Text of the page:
Workers strike a bargain with CEOs: Flexibility over a 4-day workweek

August 9, 2022, 7:59 PM UTC
Businesswoman working on a laptop
Fewer workers are pushing for a four-day work week.
Getty Images

Trends cycle through quickly these days, even in the corporate world. Less in vogue than it was only a month ago: the four-day workweek. 

Flexa Careers, a job directory for flexible positions, analyzed over 36,000 user searches on its site to discover the biggest priorities among job seekers. It found that they’ve lost some interest in “compressed hours,” defined as splitting the same number of working hours across fewer days. 

From June to July, the number of job hunters looking for a shortened workweek decreased by 20%. To be fair, this follows a 14% uptick in June, when the U.K.’s new trial of the four-day workweek led to a heightened interest in the compressed schedule.

But less demand for a flexible workweek doesn’t mean that flexibility isn’t still top of mind for candidates everywhere. It’s more that employees have realized that they don’t need to reinvent the wheel if they’re enjoying flexible hours while working remotely. 

As companies offer more flexibility around when their employees work, workers have been craving compressed hours less, Molly Johnson-Jones, CEO of Flexa Careers, tells Fortune.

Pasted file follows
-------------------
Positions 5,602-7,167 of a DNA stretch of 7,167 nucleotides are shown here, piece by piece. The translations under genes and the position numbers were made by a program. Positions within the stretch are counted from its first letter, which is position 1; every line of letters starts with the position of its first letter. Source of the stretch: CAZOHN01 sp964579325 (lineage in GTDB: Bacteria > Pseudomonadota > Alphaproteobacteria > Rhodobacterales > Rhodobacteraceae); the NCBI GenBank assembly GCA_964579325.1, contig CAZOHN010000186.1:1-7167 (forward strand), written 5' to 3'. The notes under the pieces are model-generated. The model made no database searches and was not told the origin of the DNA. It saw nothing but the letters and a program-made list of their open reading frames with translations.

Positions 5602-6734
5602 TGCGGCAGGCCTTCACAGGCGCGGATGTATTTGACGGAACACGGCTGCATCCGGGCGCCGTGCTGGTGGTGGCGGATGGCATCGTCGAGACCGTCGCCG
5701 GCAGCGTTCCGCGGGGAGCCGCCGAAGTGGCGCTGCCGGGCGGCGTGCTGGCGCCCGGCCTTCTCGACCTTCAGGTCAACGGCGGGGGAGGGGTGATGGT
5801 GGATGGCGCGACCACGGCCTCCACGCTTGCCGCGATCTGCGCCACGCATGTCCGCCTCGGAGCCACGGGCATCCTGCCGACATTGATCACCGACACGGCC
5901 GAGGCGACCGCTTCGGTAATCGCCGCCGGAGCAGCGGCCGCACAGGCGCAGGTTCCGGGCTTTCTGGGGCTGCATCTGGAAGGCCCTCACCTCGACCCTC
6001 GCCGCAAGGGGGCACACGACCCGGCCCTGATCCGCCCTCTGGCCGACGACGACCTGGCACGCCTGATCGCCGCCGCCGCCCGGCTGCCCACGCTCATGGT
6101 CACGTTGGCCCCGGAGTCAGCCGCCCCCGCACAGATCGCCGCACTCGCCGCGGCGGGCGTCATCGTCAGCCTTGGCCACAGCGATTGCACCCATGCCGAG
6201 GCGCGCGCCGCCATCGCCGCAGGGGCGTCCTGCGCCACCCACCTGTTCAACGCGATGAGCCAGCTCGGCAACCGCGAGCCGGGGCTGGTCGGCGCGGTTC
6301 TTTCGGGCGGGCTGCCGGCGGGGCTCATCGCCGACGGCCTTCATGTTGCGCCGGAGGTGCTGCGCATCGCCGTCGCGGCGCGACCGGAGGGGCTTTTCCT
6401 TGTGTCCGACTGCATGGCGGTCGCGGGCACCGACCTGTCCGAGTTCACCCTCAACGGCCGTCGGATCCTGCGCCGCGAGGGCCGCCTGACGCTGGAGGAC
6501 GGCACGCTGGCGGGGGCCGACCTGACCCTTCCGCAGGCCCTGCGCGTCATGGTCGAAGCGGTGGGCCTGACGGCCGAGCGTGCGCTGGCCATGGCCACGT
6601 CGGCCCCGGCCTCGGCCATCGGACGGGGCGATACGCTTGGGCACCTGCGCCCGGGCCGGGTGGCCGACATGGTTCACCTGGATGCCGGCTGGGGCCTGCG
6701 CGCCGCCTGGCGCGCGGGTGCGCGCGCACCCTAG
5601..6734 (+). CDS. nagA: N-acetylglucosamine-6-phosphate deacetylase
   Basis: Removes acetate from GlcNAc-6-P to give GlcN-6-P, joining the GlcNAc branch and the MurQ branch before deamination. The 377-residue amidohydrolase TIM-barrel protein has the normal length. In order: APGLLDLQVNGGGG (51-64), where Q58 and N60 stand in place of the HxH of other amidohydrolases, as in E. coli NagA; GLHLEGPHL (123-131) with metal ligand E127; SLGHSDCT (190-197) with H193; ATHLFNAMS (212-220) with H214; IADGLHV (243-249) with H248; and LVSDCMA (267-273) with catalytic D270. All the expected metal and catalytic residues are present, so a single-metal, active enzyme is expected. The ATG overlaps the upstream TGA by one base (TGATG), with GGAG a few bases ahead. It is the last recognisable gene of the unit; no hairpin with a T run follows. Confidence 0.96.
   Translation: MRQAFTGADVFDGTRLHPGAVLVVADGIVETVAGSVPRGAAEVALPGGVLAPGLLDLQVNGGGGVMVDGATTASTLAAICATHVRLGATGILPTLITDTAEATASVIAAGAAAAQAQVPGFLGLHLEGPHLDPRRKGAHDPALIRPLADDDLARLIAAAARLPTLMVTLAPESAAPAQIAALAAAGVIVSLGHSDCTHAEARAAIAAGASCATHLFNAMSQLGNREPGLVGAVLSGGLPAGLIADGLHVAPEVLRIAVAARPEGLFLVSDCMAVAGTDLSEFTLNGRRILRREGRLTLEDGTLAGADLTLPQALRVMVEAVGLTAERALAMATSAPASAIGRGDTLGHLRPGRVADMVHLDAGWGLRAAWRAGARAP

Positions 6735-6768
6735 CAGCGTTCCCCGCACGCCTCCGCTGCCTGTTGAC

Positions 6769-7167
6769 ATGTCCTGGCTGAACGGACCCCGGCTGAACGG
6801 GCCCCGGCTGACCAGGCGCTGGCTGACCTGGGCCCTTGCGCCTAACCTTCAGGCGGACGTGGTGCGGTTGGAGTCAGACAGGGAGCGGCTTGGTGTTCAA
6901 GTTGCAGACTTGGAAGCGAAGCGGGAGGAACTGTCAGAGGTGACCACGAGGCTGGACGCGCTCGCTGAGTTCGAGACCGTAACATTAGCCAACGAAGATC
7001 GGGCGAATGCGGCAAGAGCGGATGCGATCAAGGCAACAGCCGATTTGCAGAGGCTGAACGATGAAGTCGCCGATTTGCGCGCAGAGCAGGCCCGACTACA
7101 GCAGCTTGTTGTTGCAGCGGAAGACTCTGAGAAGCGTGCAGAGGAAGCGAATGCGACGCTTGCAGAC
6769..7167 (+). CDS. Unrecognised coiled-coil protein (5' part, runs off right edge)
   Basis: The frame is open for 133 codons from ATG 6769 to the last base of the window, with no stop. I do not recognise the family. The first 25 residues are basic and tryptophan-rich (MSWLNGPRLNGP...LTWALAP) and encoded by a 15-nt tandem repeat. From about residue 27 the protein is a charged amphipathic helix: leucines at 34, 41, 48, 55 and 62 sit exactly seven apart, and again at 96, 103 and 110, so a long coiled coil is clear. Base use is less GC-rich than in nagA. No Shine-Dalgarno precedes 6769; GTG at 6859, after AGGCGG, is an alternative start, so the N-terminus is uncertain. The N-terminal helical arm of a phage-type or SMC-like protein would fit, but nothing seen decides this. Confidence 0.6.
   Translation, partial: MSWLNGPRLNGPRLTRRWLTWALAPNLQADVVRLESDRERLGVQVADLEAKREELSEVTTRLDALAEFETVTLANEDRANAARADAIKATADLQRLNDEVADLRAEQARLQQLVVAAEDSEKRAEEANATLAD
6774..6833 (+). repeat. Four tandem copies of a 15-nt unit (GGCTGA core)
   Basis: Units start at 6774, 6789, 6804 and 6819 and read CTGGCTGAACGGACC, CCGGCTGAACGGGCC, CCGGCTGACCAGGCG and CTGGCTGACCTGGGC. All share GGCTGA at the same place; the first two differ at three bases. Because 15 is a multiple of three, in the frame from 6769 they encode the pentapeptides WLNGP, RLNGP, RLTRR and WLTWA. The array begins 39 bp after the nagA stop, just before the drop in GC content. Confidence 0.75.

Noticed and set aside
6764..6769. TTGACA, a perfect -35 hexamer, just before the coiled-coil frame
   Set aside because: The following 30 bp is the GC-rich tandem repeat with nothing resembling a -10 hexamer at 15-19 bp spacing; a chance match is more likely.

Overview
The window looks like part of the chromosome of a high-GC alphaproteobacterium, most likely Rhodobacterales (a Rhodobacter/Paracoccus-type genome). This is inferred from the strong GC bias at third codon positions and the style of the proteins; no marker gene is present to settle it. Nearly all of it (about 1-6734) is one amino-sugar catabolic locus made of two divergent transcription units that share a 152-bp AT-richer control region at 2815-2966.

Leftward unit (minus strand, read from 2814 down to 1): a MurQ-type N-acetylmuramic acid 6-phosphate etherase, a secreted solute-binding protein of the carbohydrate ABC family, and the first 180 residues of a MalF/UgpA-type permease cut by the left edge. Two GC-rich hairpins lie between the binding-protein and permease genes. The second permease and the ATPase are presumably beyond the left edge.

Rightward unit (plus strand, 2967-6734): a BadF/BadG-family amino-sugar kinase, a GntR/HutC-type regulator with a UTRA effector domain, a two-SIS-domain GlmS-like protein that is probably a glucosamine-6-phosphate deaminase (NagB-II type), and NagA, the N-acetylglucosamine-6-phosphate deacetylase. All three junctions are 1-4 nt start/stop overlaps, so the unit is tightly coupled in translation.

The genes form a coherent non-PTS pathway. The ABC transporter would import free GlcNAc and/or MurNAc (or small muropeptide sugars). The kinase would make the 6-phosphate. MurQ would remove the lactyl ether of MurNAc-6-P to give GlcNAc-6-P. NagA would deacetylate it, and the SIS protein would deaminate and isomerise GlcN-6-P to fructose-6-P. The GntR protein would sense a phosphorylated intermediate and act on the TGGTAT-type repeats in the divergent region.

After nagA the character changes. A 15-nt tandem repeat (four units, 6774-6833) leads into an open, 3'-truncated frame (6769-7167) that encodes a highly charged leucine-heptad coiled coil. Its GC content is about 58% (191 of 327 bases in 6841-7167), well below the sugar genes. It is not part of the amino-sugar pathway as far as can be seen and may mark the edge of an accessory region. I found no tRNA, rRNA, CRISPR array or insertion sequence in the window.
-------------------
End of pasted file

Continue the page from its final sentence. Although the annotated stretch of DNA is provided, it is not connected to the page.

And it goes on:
“More businesses are allowing staff to set their own hours, or giving complete freedom outside of ‘core’ times when everyone has to be online,” says Johnson-Jones. “This means people are finding working rhythms that suit them, which is reducing the need to seek out a formal compressed hours structure.” 

People still love a four-day workweek, though

As employees pushed for a shortened workweek over the past two years, the number of employers offering a four-day schedule doubled since 2020, according to Alex Soojung-Kim Pang, program director at a nonprofit 4 Day Week Global, in May.

Early results from the U.K.’s four-day workweek trial have started to come out, revealing that despite some organizational hiccups, many workers enjoyed the new work-life balance that the compressed schedule offered. 

But with 95% of knowledge workers wanting flexibility, CEOs have started to recognize that the workweek will never look the same if they want to fight for new talent. 

“For us, the nine-to-five was on life support before the pandemic,” Steve Pickle, Salesforce’s EVP of employee success operations, told Fortune in March. “The pandemic took it off life support and put it right into the grave. It’s still dead, and we’re in a far better place.” 

The company has since embraced schedules wherein employees are not bound to coming into the office the entire week or working a specific eight-hour day. 

CEO of J.C. Penney, Marc Rosen, also noticed the heightened need for flexibility in the store’s distribution centers and mentioned that the company is looking for options to swap out schedules last minute. “Flexibility is critical right now,” he said at a Fortune CEO Roundtable sponsored by McKinsey last month.

As workers gain the upper hand in dictating their own hours across a five-day workweek, compressed hours may no longer matter as much.

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